Friday, September 25, 2009
At the core of Steven Soderbergh's new film, The Informant!, is a protagonist without a center. Matt Damon is cast as Mark Whitacre, a corporate whistle blower in an early-90s FBI investigation into price fixing by Archer Daniels Midland, manufacturer of invisible synthetic food ingredients that dot the lists of nutritional information in supermarkets across the world. Layered by uglifying make-up that adds one more mask onto a character who's already tricky enough to pin down, Damon plays Whitacre in two broad registers. In his relationships with other people - his wife, the FBI agents he imagines himself friends with, and the co-workers he's secretly trying to bring down - he projects the constant need to be seen as a moral do-gooder. But in his first-person voice-over, Whitacre is presented as a delusional man given to waxing philosophical over the magical properties of lysine, a manufactured amino acid used in agriculture and the object of ADM's price fixing. Neither of these two levels - which intersect powerfully in the final minutes of the film, when Soderbergh uses the voice-over to anticipate how Whitacre will respond to other characters right before the fiction he has built around himself comes crashing down - draw us inside Whitacre, the man. And, the film seems to be telling us, the impossibility of knowing Whitacre the man apart from the corporate world that serves as his fantastical measure of all things is precisely the point.
Tuesday, September 1, 2009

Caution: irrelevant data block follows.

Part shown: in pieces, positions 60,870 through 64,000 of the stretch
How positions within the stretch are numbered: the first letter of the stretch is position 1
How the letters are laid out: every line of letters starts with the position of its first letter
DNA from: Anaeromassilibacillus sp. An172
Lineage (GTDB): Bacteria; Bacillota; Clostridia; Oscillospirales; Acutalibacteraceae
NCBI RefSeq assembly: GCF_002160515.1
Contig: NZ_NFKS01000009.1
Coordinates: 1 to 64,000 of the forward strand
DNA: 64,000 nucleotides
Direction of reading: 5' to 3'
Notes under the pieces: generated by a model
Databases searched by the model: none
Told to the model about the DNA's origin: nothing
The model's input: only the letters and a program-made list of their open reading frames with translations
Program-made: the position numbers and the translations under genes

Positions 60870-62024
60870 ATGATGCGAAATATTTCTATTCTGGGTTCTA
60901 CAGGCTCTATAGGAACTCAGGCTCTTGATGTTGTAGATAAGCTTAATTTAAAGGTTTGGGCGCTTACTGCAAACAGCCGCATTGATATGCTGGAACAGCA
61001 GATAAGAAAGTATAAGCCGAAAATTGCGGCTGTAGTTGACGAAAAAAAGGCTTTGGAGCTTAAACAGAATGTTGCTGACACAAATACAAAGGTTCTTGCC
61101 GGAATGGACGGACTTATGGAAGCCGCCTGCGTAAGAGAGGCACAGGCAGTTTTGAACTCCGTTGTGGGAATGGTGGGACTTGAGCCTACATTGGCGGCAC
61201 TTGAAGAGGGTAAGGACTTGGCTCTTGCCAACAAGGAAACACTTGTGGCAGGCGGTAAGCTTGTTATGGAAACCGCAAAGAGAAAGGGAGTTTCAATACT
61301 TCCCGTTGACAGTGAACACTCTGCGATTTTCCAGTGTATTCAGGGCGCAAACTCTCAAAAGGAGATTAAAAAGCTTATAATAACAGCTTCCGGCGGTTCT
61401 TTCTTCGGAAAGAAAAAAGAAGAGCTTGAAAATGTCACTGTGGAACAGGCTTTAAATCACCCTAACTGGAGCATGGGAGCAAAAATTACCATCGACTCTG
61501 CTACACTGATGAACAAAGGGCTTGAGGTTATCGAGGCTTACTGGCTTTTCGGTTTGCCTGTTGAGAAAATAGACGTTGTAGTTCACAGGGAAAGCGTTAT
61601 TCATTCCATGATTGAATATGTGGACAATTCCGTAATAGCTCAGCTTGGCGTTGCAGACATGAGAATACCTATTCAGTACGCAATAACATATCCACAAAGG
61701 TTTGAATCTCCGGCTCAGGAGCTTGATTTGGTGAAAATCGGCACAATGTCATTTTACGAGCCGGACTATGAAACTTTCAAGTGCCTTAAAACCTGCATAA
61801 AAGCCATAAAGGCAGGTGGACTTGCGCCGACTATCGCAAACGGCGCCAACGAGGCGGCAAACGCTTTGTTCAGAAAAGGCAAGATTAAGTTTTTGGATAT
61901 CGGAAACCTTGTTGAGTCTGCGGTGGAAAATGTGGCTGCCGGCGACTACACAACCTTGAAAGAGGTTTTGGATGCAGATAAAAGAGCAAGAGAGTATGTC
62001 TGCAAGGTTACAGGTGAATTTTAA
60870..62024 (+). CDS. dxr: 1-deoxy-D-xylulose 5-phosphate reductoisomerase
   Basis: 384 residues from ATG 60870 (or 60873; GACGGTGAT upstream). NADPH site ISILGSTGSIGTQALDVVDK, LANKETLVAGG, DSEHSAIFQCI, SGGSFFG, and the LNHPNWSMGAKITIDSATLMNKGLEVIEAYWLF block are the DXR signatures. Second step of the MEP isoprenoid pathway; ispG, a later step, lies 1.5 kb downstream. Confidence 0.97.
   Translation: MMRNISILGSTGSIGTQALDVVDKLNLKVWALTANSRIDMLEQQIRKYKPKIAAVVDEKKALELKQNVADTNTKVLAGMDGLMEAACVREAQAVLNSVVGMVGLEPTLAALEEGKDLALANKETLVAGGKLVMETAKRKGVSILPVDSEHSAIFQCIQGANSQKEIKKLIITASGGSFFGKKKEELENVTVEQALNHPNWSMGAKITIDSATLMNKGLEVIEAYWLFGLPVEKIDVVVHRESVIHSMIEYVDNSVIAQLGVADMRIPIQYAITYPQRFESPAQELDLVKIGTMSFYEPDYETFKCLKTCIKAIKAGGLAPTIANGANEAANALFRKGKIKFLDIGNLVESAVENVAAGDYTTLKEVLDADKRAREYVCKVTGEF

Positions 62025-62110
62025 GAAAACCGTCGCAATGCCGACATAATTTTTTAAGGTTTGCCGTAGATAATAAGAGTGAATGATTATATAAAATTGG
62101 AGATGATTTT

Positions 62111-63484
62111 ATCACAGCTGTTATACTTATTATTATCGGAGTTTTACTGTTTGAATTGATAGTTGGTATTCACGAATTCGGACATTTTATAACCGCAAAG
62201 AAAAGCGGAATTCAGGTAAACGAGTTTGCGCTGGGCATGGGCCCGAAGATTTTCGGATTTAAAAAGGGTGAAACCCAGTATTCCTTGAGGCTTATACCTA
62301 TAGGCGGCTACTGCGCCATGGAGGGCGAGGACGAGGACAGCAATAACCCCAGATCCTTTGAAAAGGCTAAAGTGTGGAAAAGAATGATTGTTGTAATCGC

In a Salon column posted about a month or so ago, Andrew O'Hehir writes about a poll taken by Iain Stott of the cinema blog The One-Line Review. The poll asked a variety of film critics, historians, and bloggers (with the greatest number of participants coming from this last category, although I can't say how many of these also fit into the other two categories as well) to pick their "fifty greatest films." O'Hehir is at once surprised by the "flexibility and idiosyncrasy" of the list, but also begrudges it for same: taking to task, for example, the ranking of Annie Hall over the likes of Raging Bull, The Passion of Joan of Arc, and Grand Illusion. (Whether or not listing a film like Annie Hall, which, to my mind, is already canonized - it has a BFI Film Classics volume dedicated to it, after all - is really a sign of "flexibility and idiosyncrasy" is another question entirely; perhaps if Crimes and Misdemeanors or Deconstructing Harry had made the final list I'd be more convinced). More interestingly, O'Hehir suggests that while the list leans too American (even the sole foreign choice in the top ten, Seven Samurai, is a heavily American-inflected choice, as O'Hehir points out) his main beef is not its tendency to skew close to home, but rather its exclusion of new films. The cinephiles taking this poll, O'Hehir suggests, are most comfortable with old favorites - suggesting that cinephilia itself, at least on the face of it, tends to repeat received knowledge rather than create knowledge anew. "In the bigger picture," O'Hehir writes, "over the last 20 years the tastes of critics and film buffs seem to have ossified around a central canon of classics that may shift position but don't change much. There are only four films on this entire list made since 1980, and only one made after 1990."